Works for Solo Piano Box set, CD, Import
For less than $60, this seven-CD set brings the buyer almost all of Schumann's important works for solo piano performed by one of the great pianists of the last 50 years. Ashkenazy is nearly as insightful an interpreter of Schumann as he is of Chopin and the quality of these performances, which were recorded between 1984 and 1995, is generally high. The gnarled F-sharp Minor Sonata is beautifully organized, as well as emotionally compelling; "Papillons" has style, color, and flexibility; "Waldszenen" displays poetry, strength, and simplicity; the G-Minor Sonata is clearly outlined and impeccably delivered; "Kinderszenen" is played with fluidity and nuance; and "Carnaval" is delivered with bigness of conception, virility, and authority that make it among the finest ever recorded. Even on those occasions when Ashkenazy fails to reach such heights--as he does, for example, in a "Davidsbundlertanze" that is a mite too solemn and deliberate for the music's helter-skelter whimsy--his performances still achieve a distinguished standard. Nevertheless, it is Ashkenazy's misfortune that he must compete against his younger self. The readings in this set of the Symphonic Etudes, the Fantasy in C Major, "Kreisleriana," and the "Humoresque" fall short compared to those Ashkenazy recorded in the 1960s and early 1970s. In those earlier performance--reissued on a Double Decca set--the notes roll off the pianist's fingers in a dazzling and melting manner, with a singing tone and a sense of rapture, that he was unable to match 20 years later. --Stephen Wigler
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I may not have heard every version of these Schumann pieces played by every pianist in the 20th century, but I can say that Ashkenazy plays these pieces absolutely wonderfully- with both technical virtuosity and emotional depth. If you really want to cobble together a collection of the "absolute best" Schumann pieces, and spend a couple hundred dollars in the process, that's certainly your prerogative.
I just can't see how anyone can fault Ashkenazy's playing of these pieces as being lesser than others. To my ears, he plays them faultlessly. There are times during the recording where I want to stand up and applaud, others when I want to weep.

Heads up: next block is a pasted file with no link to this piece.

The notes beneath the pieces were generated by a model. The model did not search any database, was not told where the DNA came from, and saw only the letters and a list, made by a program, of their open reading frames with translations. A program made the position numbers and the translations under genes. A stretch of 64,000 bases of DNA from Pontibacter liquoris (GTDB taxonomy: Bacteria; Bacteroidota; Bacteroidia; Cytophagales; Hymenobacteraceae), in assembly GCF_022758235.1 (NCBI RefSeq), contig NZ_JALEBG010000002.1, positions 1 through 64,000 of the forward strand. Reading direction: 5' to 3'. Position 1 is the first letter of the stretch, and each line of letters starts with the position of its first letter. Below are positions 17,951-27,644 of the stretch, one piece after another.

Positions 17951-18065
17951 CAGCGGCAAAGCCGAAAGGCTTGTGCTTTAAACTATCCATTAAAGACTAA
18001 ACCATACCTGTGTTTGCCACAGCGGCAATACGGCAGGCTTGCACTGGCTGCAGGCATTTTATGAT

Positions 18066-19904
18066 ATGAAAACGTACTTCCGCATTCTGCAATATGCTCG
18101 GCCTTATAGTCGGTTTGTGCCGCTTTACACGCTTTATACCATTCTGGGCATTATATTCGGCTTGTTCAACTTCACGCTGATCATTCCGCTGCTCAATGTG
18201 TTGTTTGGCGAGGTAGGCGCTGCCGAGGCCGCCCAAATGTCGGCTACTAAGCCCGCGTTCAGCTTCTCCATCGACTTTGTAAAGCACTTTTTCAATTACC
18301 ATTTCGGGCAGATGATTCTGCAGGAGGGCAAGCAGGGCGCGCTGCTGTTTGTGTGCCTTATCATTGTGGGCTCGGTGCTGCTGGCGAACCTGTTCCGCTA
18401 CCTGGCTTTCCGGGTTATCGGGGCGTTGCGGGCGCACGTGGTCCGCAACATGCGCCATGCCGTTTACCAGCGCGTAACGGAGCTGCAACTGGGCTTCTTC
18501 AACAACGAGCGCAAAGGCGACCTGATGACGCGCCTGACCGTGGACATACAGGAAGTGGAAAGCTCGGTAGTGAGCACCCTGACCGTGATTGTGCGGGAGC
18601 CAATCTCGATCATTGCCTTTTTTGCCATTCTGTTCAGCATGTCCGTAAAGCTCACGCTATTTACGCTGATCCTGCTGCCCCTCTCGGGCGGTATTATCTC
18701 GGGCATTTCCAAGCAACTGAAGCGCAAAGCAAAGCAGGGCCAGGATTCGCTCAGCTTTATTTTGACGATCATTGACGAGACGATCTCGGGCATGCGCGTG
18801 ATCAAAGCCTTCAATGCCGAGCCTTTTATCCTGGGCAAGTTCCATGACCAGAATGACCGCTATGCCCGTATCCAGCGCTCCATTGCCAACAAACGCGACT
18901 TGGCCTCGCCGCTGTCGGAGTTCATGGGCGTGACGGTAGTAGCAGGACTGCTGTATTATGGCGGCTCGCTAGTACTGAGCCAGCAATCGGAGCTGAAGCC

For about $5-$8 per disc (depending on who you purchase it from) you can have this wonderful music. Buy it now, and listen often!
But like Richter, Ashkenazy played the German repertoire with distinguished authority, sealed with elegant phrasing and devoted lyrics. Stylistically speaking, the Russian pianism is ravishing, dazzling and pregnant of febrile nostalgia and profound attachment for the homeland. These are the main differences respect the late European Romanticism, nourished by a widest rank of emotions, livings and memories borrowed from the literature, painting and poetry.
That fact features a way of performing and conceiving the romantic ideal of the Russian citizen. Therefore, we should not surprise ourselves about sonorities, fingering and phrasing that would seem to obey to unspoken echoes of "a psychology of sound". The fiery staccatos and the leonine attacks on the keyboard is what it relates to composers who are not akin at all, like Rubinstein or Busoni, for instance.
The sixties was the golden decade of this prestigious pianist, who took advantage of the showy and electrifying pianism of his musical colleagues Richter and Gilels. Ashkenazy if I may embodied the best of both artists. On one hand the unpredictable temperament of Richter and the gelid precision of Gilels. That accurate blend of serenity and impetuosity gained many admirers in the Western world, specially for those great audiences avid for experiencing new interpretative proposals.
It's not a mere casualty that Ashkenazy and Richter were during the sixties, the most stubborn pianists who dared themselves to play these two minor works of Schumann with successful expectations. They covered both works of radiant splendor and exquisite charm these neglected and overlooked pieces for the most of the great soloists by then.
Nevertheless, the recording of these piano works let me absolutely indifferent. The main problem which any pianist has to deal, resides in the fact two giants of the past -like Wilhelm Kempff and Yves Nat- recorded the whole set which is by itself, challeging and daring. Ashkenazy makes the best he can but he doesn't hover the performances of dreamlike rapture,enchanted poetry and inspired lyricism demanded for the author beneath the score.
That's why I can't give this set a major score.
But what every piece does give you, what ash himself seems to offer now, is a high standard of playing, though little over the top. But dont take that the wrong way, this set is a perfect way for anyone, even those pianophiles, to imburse or reimburse themselves in Schumann's wonderful world.
1.Wald-ash,haskil, richter, kempff
2.Kinder-moise, cortot, horsz, kempff
3.Davids-Giese, Perahia, Pollini
5.Sonata 1-Gilels, Ash, Sofronitzky
6. Symph Etudes- Richter, Richter, Richter, anda, moravec
7. Fant in C-Moise, Backhaus, Cohen, Richter, sofron
8. Humoreske-Richter-56 moscow, kempf, schiff
I much prefer the more introspective approach of Arrau, or the wild and intriguing Pollini. Even Barenboim comes closer to the heart of Schumann than Ashkenazy.
The recorded sound is often disappointing also. The sound on some pieces is so muddy I thought the microphone was behind a wall.